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Old 06-30-2012, 02:33 PM
feelyunicorn feelyunicorn is offline
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Default Asking for consent in open relationships

Directly asking for what you want - whether it be a kiss, sex, or verbal approval - has been slandered, and maligned as 'unromantic' at best, if not downright rude.

In characteristic hetero-mono-normative can`t win, asking for consent is considered too pansy for men; and, too assertive for women. A real man is supposed to just 'take what he wants', and a lady is supposed to 'wait for Mr. Right'. In other words, hetero-mono-normativity claims passive-aggressiveness to be Holy Grail in getting what you want out of a relationship.

Taking passive-aggressive logic one step further, Prince Charming and Cinderella are supposed to sense, and preemptively divine our wants and innermost feelings without being told or be deemed unfit for a romantic candidate.

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I`ve been asked a few times 'what my pick up line was'. After proving myself wholly inept at hooking up by the usual methods, I must say that I`ve resorted to just asking. When I ask, success isn`t simply defined by getting what I want, but finding out whether partners or potential partners actually want the same.

The last girl I hooked up with began with a "Can I kiss you?" She had a strong, knee-jerk reaction to it, that almost made me jump out of my seat (she`s a coworker who gives me rides on Mondays and Wednesdays), "NO!"

I felt bummed out for a couple days, but eventually recovered. After a couple of weeks went by, she asked me whether I wanted to "have fun", NSA.

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I can understand how passive-aggressiveness works for hetero monos. It may even be its price of admission. However, I think in open relationships with multiple partners, asking for consent is essential. I do not see how open relationships can succeed otherwise.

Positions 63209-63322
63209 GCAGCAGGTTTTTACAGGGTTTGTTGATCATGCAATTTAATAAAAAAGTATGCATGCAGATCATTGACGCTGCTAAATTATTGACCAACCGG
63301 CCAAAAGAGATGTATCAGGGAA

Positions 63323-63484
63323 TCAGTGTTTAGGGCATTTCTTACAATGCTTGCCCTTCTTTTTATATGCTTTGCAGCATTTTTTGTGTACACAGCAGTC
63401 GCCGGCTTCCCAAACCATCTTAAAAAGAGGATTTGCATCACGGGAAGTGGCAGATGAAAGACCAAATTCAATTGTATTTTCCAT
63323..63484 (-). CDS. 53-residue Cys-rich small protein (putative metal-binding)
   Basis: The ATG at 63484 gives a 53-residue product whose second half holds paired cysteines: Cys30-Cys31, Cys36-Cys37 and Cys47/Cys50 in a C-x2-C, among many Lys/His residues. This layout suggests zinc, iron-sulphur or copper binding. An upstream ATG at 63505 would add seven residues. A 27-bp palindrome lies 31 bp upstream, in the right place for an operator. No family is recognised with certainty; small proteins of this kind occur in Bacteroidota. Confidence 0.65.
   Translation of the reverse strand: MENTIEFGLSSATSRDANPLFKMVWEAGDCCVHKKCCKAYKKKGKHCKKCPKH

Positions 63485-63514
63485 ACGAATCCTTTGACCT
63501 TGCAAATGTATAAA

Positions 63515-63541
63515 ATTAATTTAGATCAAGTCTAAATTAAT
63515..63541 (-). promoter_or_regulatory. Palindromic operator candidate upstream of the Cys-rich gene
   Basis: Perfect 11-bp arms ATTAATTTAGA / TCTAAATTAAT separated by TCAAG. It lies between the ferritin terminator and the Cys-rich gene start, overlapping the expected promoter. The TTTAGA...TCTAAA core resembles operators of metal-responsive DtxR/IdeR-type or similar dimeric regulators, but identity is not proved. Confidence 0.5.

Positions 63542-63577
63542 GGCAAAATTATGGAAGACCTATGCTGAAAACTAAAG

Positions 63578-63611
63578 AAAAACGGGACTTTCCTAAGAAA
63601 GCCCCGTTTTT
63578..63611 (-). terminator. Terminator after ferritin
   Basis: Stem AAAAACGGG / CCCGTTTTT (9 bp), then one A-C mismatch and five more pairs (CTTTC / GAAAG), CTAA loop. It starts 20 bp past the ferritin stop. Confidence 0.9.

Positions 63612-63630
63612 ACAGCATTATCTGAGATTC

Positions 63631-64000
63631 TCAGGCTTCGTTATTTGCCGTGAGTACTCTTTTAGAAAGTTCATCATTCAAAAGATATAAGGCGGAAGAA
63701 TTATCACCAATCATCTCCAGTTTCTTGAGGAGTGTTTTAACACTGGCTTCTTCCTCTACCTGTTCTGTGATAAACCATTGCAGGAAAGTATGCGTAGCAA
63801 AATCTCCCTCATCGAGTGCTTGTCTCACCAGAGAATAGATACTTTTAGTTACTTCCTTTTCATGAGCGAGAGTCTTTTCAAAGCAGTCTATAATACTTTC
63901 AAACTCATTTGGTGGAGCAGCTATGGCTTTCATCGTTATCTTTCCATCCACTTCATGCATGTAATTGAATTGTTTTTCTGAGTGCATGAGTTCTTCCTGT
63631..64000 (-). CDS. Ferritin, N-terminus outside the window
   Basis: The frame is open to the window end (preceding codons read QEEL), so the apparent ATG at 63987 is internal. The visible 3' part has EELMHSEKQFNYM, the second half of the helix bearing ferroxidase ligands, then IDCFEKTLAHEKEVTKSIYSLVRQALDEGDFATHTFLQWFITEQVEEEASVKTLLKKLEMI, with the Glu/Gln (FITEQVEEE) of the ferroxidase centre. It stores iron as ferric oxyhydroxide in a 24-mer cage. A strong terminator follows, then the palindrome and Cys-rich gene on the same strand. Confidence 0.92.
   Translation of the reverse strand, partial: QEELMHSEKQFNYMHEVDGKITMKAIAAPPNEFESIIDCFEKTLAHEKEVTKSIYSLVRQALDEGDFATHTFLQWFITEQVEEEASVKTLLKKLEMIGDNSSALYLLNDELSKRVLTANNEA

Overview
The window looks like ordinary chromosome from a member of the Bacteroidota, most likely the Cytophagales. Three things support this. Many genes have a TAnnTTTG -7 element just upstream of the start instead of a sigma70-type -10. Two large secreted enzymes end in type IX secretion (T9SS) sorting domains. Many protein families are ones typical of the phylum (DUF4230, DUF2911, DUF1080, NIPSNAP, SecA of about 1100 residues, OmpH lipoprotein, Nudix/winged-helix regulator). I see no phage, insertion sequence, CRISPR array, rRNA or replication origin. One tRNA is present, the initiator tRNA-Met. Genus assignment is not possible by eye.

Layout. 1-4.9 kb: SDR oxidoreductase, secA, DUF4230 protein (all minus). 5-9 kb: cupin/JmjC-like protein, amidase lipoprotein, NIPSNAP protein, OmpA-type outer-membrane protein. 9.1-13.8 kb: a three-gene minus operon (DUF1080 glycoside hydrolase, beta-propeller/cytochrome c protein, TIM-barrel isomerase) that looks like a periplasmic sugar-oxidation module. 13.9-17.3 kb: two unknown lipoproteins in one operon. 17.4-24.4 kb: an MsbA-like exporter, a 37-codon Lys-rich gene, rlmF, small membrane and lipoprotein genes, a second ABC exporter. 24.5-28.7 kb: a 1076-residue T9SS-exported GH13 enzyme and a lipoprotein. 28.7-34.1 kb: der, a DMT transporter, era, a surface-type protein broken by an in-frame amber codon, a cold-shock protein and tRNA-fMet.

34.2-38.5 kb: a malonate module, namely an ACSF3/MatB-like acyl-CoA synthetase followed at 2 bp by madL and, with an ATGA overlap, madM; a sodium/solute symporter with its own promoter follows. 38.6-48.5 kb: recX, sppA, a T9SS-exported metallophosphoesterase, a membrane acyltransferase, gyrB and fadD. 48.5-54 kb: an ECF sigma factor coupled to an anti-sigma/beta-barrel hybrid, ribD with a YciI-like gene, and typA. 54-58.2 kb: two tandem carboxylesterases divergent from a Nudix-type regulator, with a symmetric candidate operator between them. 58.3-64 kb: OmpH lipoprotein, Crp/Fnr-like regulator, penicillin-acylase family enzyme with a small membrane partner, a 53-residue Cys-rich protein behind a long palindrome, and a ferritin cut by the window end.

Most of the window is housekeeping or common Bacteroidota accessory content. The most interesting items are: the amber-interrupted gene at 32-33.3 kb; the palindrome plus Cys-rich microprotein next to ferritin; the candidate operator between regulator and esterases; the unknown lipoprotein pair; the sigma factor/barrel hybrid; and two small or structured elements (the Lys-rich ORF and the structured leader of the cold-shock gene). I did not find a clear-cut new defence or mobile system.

Do you ask directly for what you want? Why do you think asking for consent has been labeled unromantic? Thanks.
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Last edited by feelyunicorn; 06-30-2012 at 02:56 PM.
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  #2  
Old 06-30-2012, 04:42 PM
Tonberry Tonberry is offline
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I guess it depends. I would ask directly for things like "going out", which although it means kissing and sex is actually a euphemism.
In the past, when I have been more direct I have turned men off and given a wrong impression.
I do like discussing what's fine and what isn't once a relationship has started.

However, if I'm going to kiss someone, I'm of the opinion that asking is unromantic. It's absolutely possible to just slowly lean towards the person, go half the way and wait for them to go the other half. If they don't, then it's a no. If they do, they consent.
Same thing with sex, you can start with snuggling and then get friskier, or get up and start undressing and then wait, and see if they ask you to keep unbuttoning that shirt or to button it back up.
You can ask for consent without being so in-your-face and to the point.